//initialize()....

   io_init(); 
   turn_LED_off(); 
   while(1) 
   { 
      led2 = led; 
      if(led2 == 'a') turn_LED_off(); 
      if(led2 == 'b') turn_LED_on(); 
      wait(5000); 
   } 
} 

ISR(USART_RXC_vect)//interrupt vector for the PC usart 
{ 
   unsigned char a; 
   a=usart_getchar(); 
   led = a; 
   UDR = ++a; 
   return; 
} 

I meant to have that within the main loop.

So the compiler would only load led2 with the led value once, so in fact, it would look as if it were outside the main loop. Correct?

  • 1
  • 2
  • 3
  • 4
  • 5
Total votes: 0

what about this:

volatile unsigned int x = 0x00FF; 

int main(void) 
{ 
   unsigned int a; 

   //initialize().... 

   while(1)
   { 
      a=x; 
   } 
} 

ISR(timer)
{ 
   x++; 
} 

Does the compiler place cli and sei around the transfer of contents of x to a. Because this takes multiple instructions or does the programmer have to take care of this?

eg.
1. copy high byte of x to a (a = 0x0000)
2. interrupt occurs
3. x++; (x = 0x0100 now)
4. return from interrupt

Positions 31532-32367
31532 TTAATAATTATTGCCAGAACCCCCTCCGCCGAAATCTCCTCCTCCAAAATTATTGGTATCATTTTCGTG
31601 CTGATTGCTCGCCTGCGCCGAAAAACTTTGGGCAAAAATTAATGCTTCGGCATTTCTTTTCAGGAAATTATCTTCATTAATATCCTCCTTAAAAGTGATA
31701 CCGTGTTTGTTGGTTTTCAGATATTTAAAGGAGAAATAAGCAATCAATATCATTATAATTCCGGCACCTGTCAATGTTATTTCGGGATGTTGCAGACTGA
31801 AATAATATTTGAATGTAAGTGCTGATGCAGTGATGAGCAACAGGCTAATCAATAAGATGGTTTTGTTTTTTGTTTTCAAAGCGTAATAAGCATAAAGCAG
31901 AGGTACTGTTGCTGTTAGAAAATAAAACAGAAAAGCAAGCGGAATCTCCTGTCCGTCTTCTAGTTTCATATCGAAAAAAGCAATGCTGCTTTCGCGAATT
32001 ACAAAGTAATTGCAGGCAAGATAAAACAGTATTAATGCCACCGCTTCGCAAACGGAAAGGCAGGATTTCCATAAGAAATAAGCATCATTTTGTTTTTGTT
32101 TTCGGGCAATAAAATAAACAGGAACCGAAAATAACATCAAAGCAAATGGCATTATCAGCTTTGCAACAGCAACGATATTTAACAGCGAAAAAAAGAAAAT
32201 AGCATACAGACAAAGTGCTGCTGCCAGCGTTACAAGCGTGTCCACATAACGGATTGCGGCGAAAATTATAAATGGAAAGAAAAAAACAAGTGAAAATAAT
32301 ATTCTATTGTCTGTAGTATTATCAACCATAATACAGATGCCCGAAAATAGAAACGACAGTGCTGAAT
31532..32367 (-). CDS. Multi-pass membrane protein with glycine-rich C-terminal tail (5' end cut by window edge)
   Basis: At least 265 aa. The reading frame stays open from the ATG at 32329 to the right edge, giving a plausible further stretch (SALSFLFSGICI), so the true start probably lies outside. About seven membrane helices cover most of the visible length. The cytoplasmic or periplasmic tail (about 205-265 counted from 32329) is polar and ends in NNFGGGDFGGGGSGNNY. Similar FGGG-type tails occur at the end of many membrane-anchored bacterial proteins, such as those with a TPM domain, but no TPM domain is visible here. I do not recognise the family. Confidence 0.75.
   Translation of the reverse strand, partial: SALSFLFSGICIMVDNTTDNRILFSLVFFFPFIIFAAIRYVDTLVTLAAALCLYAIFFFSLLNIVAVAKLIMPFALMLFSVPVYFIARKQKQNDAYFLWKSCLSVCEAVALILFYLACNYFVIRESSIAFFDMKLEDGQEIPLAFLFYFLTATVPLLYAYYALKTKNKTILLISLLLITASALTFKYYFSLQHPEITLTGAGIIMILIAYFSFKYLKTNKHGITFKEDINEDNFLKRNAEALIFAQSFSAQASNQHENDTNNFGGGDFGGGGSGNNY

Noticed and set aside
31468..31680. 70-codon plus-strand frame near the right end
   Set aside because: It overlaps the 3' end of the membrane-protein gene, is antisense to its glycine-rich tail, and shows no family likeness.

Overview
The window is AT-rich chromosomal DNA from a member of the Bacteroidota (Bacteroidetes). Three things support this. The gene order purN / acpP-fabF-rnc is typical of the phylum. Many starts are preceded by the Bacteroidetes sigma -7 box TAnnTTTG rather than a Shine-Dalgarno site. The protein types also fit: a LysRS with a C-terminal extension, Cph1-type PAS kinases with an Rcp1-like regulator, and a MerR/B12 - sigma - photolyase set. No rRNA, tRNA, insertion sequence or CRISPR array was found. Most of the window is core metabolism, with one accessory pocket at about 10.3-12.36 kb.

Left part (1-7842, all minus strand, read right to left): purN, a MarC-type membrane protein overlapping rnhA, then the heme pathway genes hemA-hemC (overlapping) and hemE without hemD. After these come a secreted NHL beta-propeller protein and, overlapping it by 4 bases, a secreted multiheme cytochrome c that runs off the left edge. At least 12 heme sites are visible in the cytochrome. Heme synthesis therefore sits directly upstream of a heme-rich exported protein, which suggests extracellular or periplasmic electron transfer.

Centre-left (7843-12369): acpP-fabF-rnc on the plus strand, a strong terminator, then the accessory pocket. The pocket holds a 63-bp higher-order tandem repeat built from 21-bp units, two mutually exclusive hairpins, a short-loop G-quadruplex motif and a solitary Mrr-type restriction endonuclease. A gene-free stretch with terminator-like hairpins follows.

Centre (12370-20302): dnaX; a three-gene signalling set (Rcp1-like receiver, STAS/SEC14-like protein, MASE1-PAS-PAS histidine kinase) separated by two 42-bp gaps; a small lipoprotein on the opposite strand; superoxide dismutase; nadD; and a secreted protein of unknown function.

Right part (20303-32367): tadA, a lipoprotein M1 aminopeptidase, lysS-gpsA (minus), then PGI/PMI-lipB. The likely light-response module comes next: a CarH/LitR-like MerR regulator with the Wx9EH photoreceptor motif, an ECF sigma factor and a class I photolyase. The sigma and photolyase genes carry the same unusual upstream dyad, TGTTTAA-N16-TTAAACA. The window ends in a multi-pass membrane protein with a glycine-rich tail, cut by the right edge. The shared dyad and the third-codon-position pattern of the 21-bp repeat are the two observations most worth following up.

5. copy low byte of x to a (a = 0x0000)

Now a does not reflect the true value of x.

  • 1
  • 2
  • 3
  • 4
  • 5
Total votes: 0

robinsm wrote:

Does the compiler place cli and sei around the transfer of contents of x to a. Because this takes multiple instructions or does the programmer have to take care of this?

eg.
1. copy high byte of x to a (a = 0x0000)
2. interrupt occurs
3. x++; (x = 0x0100 now)
4. return from interrupt
5. copy low byte of x to a (a = 0x0000)

Now a does not reflect the true value of x.

you as the programmer need to protect the read... the compiler does not know if interrupts are enabled or not, and will not add code to make a 16bit read atomic.

Writing code is like having sex.... make one little mistake, and you're supporting it for life.

  • 1
  • 2
  • 3
  • 4
  • 5
Total votes: 0

robinsm wrote:

I meant to have that within the main loop.

So the compiler would only load led2 with the led value once, so in fact, it would look as if it were outside the main loop. Correct?

possibly, yes... the actual result will depend on optimization, and what other code was in the loop.

without volatile, the reads might get optimized away. adding volatile guarantees that reads won't get optimized away.

Writing code is like having sex.... make one little mistake, and you're supporting it for life.

  • 1
  • 2
  • 3
  • 4
  • 5
Total votes: 0

cliff: I now have a fairly big project (5k of 8k prog. memory used), the global variables are all over the place (ISR/main, ISR/ISR... etc. variables), of all types and forms and sizes, and I must say, that I've got nothing volatile, and the system works perfectly.